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Channel J: ‘Pretty Little Liars’ should be over already

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Spoiler alert: The following article contains spoilers for the TV show “Pretty Little Liars.”

I’ll be honest, I gave up on “Pretty Little Liars” seasons ago. Four seasons ago to be exact.

When the show first aired in 2010 (yes, a whole six years ago), I was a fanatic. I loved the show — the concept, “the pretty girls with an ugly secret,” the small, fictional Philadelphian suburb of Rosewood and so much more — until I found out there was going to be a season two.

I don’t know about you, but I don’t like being suspicious for long. I didn’t think “Pretty Little Liars” could last for more than a season. I know this isn’t something that the producers, cast and anyone else working to create “Pretty Little Liars” would want to hear. But the truth is, the longer that I try to solve mysteries in a show, the more impatient I get. In the first season finale, I wanted to know who A was and move on with my life. But nonetheless, TV did what TV does and left lovers of the show hanging. From that point on I stopped watching … until season two’s finale premiered.

Yes, I was suckered back in. The day ABC Family premiered the second season’s finale, they had a daylong marathon. I caught up and was let down at the end of the day, when again, A was not revealed. Since then I’ve managed to watch “Pretty Little Liars” here and there with less hope of knowing who A is. It took my little sister telling me that the second part of season six would feature the little liars five years later to make me give the show another try. But, of course, I was wrong. Again.

I was relieved when A was finally revealed as Charlotte Dilaurentis, aka Cece Drake, but extremely annoyed at her background story. It felt lazy. Cece was revealed as Alison’s transgender sister, and much of her background story was unsettling to me. First off, there are too many shows that feature stories of transgender characters without hiring actual transgender actors and actresses themselves. Also, it perpetuates the idea that somehow all transgender people are some sort of evil because of traumatic childhood experiences they may or may not have experienced. I won’t speak much on transgender people’s struggles because I am cisgender, but I will say that Cece’s background story felt like a huge cop out. Come on, ABC Family (or Freeform, or whatever), do better.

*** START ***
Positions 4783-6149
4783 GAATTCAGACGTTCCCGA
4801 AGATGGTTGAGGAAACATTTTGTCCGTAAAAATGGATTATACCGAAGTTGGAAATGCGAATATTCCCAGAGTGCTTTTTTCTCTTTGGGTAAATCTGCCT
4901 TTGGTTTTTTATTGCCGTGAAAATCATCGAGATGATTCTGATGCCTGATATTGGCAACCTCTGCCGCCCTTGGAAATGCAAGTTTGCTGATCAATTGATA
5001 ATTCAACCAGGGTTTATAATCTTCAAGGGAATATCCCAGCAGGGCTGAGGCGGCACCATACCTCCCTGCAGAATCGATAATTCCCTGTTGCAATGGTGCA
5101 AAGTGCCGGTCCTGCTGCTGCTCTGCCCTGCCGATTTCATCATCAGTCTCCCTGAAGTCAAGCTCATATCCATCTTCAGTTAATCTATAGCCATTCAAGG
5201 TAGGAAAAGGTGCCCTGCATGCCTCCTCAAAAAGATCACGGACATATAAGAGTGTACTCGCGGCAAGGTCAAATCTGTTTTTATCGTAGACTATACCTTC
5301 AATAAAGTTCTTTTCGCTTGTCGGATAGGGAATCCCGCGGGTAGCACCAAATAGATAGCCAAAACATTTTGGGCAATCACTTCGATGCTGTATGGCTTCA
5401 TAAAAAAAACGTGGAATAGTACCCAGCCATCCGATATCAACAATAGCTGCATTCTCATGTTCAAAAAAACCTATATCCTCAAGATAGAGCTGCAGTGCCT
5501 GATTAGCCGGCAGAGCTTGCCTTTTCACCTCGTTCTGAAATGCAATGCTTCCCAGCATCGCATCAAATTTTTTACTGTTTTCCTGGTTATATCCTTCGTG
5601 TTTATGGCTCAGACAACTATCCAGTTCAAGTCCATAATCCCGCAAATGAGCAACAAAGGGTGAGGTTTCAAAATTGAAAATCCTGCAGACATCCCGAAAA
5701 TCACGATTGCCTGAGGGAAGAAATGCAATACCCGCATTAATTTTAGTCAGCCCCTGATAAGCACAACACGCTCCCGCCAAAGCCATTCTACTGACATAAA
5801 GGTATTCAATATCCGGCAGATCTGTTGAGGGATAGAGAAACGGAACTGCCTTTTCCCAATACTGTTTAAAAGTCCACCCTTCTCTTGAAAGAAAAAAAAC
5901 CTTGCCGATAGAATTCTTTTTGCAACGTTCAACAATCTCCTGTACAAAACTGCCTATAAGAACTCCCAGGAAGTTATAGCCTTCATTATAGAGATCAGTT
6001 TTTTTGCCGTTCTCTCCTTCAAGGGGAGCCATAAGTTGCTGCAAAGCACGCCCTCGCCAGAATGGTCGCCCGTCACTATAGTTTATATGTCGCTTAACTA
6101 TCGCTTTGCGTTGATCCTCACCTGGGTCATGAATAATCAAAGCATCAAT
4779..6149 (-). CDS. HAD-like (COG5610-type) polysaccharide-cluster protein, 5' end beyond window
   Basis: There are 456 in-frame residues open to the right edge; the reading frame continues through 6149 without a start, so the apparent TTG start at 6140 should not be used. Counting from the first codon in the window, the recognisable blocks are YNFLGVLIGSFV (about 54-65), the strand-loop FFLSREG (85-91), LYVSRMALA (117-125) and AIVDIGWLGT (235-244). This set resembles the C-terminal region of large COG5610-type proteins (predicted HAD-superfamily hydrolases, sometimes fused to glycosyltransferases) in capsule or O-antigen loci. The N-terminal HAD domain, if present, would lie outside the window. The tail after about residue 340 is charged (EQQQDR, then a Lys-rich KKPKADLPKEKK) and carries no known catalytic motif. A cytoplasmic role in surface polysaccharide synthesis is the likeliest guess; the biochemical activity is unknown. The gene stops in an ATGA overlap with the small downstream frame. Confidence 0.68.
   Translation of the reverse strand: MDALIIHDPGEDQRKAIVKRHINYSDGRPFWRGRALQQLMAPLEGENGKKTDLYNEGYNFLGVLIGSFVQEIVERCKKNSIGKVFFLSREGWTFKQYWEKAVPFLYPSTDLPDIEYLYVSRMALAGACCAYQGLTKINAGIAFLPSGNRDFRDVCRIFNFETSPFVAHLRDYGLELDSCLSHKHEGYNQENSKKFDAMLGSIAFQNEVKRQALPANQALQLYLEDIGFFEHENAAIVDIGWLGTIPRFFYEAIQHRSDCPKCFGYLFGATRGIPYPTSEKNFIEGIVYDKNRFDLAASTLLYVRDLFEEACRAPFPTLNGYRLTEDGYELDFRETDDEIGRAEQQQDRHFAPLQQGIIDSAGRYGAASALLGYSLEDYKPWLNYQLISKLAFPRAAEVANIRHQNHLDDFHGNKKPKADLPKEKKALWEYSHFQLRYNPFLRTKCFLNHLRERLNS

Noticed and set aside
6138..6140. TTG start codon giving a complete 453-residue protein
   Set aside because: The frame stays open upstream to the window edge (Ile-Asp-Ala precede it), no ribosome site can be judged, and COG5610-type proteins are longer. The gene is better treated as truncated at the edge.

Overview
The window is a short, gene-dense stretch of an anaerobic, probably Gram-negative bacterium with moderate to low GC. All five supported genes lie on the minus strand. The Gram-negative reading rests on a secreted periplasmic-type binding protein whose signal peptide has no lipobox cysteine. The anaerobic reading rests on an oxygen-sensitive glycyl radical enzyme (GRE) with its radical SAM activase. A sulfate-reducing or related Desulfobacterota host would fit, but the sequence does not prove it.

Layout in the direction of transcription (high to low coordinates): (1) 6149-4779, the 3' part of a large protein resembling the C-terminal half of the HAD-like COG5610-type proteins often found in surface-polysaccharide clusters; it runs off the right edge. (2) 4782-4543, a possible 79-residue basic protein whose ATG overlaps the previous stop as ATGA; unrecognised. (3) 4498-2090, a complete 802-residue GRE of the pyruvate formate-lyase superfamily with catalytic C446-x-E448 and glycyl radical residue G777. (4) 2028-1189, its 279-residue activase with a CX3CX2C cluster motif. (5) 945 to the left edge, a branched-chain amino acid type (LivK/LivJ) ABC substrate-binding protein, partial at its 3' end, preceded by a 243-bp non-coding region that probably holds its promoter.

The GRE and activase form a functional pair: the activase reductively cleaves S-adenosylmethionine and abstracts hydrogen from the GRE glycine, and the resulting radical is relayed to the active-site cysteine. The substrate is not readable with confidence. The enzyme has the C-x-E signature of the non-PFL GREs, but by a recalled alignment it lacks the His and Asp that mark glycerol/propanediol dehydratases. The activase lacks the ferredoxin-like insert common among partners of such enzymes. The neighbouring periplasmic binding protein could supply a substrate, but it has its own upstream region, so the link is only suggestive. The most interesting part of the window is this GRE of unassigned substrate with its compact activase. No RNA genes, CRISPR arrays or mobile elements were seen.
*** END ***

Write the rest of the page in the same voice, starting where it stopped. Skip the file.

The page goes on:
Plus the first few episodes of the latest season has proved that “Pretty Little Liars” hasn’t let go of the same old formula: life is good; something odd is happening here; someone is killed; “Where were you the night [insert name here] was killed?”; Aria, Hannah, Emily and Spencer lie to each other about where they were when [insert name here] was killed; the killer is found or the plot simply fails to resolve the murder; repeat.

In their adult lives, Hannah works in the fashion industry in New York City, Spencer works on Capitol Hill (predictable much), Emily lives in California but is no longer attending Pepperdine University after (spoiler alert) her father dies, and Aria leaves her passion for photography behind and now works at a publishing company. Alison calls her former friends to return to Rosewood to speak in court in hopes of releasing her sister, Cece, aka A, from Radley Sanitarium.

The “little liars” return, speak in court and voila, Cece is released from Radley and can return home to her sister — until she’s found dead in Rosewood’s local church, the same church where Ian was found dead in season one. The next episode takes on the show’s played-out plot formula I explained above, and quite frankly I’m still unimpressed.

I might keep watching to figure out who the new A is, but really I’m just tired of giving the show my time. When you all find out who A is, let me know.

4 comments

  1. dont hate on a show just becuase u dont like it. Its a good show and will end when its ment to
    and its not saying transgender people are bad charlotte was bad because she was locked in the nut house for years

    • It’s almost like “mystery” didn’t read this article. It’s not “hating”. It’s called criticism. She made excellent points. Clearly they were too complex for your intelligence level, but that’s to be expected considering your grammar and spelling.

  2. Well clearly a major cable channel who’s actually in the business of making TV, as well as millions of other people, disagree with you. And they actually have the power to keep the show on, so it seems this article was a waste of time. oops

  3. Awesome article, I love your work! 🙂

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